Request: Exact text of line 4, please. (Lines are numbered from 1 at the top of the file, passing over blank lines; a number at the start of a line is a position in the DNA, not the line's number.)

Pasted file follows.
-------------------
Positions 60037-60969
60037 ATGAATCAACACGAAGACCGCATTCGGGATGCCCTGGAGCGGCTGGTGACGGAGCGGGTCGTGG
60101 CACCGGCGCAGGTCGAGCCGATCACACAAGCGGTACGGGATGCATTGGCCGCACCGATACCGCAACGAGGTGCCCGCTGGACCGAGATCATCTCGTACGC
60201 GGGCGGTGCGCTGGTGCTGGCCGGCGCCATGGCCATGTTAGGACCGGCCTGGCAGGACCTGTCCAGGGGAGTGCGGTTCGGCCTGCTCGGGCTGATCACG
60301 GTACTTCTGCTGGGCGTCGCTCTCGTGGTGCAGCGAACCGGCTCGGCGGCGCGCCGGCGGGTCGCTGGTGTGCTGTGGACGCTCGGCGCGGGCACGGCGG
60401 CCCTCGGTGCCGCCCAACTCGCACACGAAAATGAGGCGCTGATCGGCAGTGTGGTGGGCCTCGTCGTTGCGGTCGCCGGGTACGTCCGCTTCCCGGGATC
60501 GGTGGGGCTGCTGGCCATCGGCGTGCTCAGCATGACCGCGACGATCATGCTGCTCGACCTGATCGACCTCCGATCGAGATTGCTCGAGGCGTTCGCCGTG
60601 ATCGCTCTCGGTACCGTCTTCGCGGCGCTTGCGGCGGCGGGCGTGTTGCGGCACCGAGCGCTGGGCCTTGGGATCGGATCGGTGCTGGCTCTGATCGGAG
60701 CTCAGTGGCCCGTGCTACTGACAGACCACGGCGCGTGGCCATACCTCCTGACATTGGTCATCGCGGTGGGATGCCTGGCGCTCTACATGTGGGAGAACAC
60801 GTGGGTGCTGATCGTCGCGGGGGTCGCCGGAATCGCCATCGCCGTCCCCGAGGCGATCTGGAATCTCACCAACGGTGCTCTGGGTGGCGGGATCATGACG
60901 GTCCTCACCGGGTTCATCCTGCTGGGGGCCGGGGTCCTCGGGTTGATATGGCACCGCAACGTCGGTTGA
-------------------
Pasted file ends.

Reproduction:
60201 GGGCGGTGCGCTGGTGCTGGCCGGCGCCATGGCCATGTTAGGACCGGCCTGGCAGGACCTGTCCAGGGGAGTGCGGTTCGGCCTGCTCGGGCTGATCACG